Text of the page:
first_imgNow it seems that expectation is set at the feet of Clermont Auvergne’s Vern Cotter.The New Zealander is a man who refuses to play by new age rules, saying the bare minimum to the press before, during and sometimes even after matches. He is focused on his rugby and lets his players do the talking for him. He needs to see them performing and they have done, impressing with a style of rugby that has pundits wantonly spouting superlatives.He has been seen to smile, though only ever when his team are playing gorgeous tiki-taka rugby, and you can only imaging the grueling work done to get that team to the point where they can swish passes to each other in the most crushing of environments.If it were Cotter for the Scots it would be a marriage of the odd couple, with the eagerly beaming Johnson overlooking the work of the focused, dead-set Kiwi.Serious Scotland: Skipper Kelly BrownEvery team needs balance. What would make this arrangement interesting would be if Johnson gave his coach complete autonomy once the Australian has stated the style he wants, only stepping in to interact and make sure the arrangement is one that works well for all parties involved.There is much to be discussed yet, with Cotter still hoping to avenge the Heineken Cup final loss to Toulon by winning a Top 14 semi-final against Castres and then triumphing in the final on June 29. By this point Johnson will be South Africa-bound with his last posting as Scotland’s head coach in the quadrangular tournament against the hosts, Italy and Samoa, before climbing a wee stepladder to get to his post of Director of Rugby. PARIS, FRANCE – MARCH 16: Scottish Captain, Kelly Brown encourages his team during the RBS Six Nations match between France and Scotland at Stade de France on March 16, 2013 in Paris, France. (Photo by Warren Little/Getty Images) A serious guy: Vern Cotter could be the straight man to Scott Johnson’s entertaining talker within the Scotland campBy Alan DymockGREEK THEATRE is fabled for its two set genres of play, the tragedy and comedy.In sport, as in life, though, there can be both elements coming together in a beautifully sweet moment during an incredibly sad time. In Scotland the hope could well be that the super serious and the chortle inducing come together in their rugby structure.Black humour dictates that when times were tough, Scottish fans were prone to laughing at themselves for the sake of not crying.  Now times look slightly better and smiles are painted across the north there needs to be an injection of seriousness, drive and rigid adherence to the rules of winning.A man walks into a press room…: JohnsonScott Johnson, the grinning Australian who helped Scotland off their knees after some dull losing performances of the past, all the while feeding the press pack some delicious lines as they yapped at his heals, needs a head coach.After bringing in Ospreys forwards coach Jonathan Humphreys – a man described as a serious sort and harder than a concrete boxing glove – a list of potential head coaches was drawn up.At first it was assumed that outgoing Queensland Reds coach Ewen McKenzie was favourite for the post, but he quickly established that there were no communications between him and the Scots.Then it was mooted that Canterbury Crusaders head coach Todd Blackadder, a man who had rattled more than a few cages while in Edinburgh with the Gunners, would be the silver disciplinarian for Scotland. LATEST RUGBY WORLD MAGAZINE SUBSCRIPTION DEALS It remains to be seen if Cotter will end up being the man who wants the international posting. If he does he will be the firm, frowning mask to Johnson’s grinning veneer; a good cop, bad cop pairing that can shout and smile Scotland towards playing the way that wins Test matches regularly.If Clermont’s coach does want the role, Johnson could be crying with happiness.last_img read more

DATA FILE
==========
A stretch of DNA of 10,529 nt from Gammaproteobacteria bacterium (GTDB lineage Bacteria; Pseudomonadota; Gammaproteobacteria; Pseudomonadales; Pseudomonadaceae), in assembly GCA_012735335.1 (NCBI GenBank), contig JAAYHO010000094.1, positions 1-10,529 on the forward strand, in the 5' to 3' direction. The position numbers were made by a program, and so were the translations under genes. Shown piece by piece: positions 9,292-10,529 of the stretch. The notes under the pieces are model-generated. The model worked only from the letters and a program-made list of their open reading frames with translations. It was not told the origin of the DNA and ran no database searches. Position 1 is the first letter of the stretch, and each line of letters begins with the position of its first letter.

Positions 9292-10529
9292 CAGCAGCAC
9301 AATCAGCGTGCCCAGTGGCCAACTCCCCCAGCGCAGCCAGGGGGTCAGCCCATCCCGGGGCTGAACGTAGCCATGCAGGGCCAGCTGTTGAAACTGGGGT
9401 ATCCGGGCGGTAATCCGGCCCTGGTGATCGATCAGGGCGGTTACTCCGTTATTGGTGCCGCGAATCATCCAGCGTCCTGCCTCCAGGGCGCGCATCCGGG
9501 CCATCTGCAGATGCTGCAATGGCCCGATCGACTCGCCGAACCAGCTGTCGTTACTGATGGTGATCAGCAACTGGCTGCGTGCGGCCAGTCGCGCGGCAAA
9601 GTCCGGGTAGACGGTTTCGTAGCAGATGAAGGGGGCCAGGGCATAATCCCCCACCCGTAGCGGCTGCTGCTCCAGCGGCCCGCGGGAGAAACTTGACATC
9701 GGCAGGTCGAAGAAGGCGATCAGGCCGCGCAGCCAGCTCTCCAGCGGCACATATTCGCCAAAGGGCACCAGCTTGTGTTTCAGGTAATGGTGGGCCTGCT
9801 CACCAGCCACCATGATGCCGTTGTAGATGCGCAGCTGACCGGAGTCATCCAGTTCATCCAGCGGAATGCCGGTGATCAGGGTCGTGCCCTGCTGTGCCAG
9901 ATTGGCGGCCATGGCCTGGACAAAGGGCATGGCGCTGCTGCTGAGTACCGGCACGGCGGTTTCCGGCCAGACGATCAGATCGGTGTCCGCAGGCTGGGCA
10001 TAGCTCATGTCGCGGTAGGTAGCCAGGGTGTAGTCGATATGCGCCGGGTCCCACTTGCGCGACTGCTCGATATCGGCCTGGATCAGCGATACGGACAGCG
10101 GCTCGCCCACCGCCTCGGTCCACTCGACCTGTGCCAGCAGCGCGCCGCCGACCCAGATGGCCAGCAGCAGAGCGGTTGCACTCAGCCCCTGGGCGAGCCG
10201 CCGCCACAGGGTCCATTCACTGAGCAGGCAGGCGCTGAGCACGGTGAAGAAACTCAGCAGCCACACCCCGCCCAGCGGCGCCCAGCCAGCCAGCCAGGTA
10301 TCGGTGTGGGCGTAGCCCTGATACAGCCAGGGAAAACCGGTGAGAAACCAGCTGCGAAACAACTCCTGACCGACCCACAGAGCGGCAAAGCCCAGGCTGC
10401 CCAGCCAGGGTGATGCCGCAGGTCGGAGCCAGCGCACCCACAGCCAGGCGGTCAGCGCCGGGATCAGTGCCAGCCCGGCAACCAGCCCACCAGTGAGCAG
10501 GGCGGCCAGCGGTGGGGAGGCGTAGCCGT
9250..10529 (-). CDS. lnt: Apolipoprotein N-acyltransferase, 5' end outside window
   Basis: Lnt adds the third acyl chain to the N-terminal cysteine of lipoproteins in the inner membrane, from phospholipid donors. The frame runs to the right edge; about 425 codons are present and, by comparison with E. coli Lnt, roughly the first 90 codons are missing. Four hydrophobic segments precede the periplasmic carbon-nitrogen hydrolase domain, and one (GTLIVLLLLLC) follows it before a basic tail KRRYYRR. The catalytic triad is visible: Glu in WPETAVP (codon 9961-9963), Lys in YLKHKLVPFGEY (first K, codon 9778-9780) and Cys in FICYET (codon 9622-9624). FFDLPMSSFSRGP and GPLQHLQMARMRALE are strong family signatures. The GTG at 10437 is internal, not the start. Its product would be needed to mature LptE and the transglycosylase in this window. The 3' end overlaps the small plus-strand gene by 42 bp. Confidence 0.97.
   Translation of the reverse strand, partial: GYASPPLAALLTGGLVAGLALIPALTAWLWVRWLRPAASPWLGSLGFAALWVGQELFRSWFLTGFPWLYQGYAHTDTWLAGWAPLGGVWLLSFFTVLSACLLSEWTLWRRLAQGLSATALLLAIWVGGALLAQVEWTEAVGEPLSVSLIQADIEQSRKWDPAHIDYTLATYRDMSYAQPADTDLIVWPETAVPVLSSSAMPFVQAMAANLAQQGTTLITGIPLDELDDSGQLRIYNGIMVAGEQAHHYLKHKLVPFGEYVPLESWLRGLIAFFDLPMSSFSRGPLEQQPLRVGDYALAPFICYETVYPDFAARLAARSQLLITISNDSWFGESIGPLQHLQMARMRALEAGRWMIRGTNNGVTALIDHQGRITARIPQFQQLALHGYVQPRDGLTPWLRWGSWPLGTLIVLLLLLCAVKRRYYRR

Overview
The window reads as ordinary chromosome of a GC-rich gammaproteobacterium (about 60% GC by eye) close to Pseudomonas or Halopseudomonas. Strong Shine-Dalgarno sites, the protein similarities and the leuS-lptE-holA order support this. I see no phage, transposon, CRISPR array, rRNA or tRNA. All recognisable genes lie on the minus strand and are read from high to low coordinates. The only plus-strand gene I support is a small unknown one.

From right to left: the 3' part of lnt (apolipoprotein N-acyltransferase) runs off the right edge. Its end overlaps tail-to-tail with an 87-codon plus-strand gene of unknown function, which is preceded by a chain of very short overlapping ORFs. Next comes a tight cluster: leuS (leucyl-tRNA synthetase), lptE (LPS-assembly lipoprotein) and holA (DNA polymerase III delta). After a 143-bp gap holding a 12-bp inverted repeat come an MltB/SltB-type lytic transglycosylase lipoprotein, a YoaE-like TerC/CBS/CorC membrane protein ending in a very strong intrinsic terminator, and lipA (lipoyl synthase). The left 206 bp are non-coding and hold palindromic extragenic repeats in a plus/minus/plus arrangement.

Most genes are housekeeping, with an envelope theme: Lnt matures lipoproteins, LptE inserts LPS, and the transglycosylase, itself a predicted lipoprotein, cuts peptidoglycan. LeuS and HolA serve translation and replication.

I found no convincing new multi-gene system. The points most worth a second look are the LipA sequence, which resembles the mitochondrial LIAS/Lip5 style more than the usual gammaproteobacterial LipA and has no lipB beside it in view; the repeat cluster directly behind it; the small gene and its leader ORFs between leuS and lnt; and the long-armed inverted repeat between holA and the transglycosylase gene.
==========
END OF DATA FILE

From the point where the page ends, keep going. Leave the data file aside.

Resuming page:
Ireland v Wales preview: Where the match will be won and lost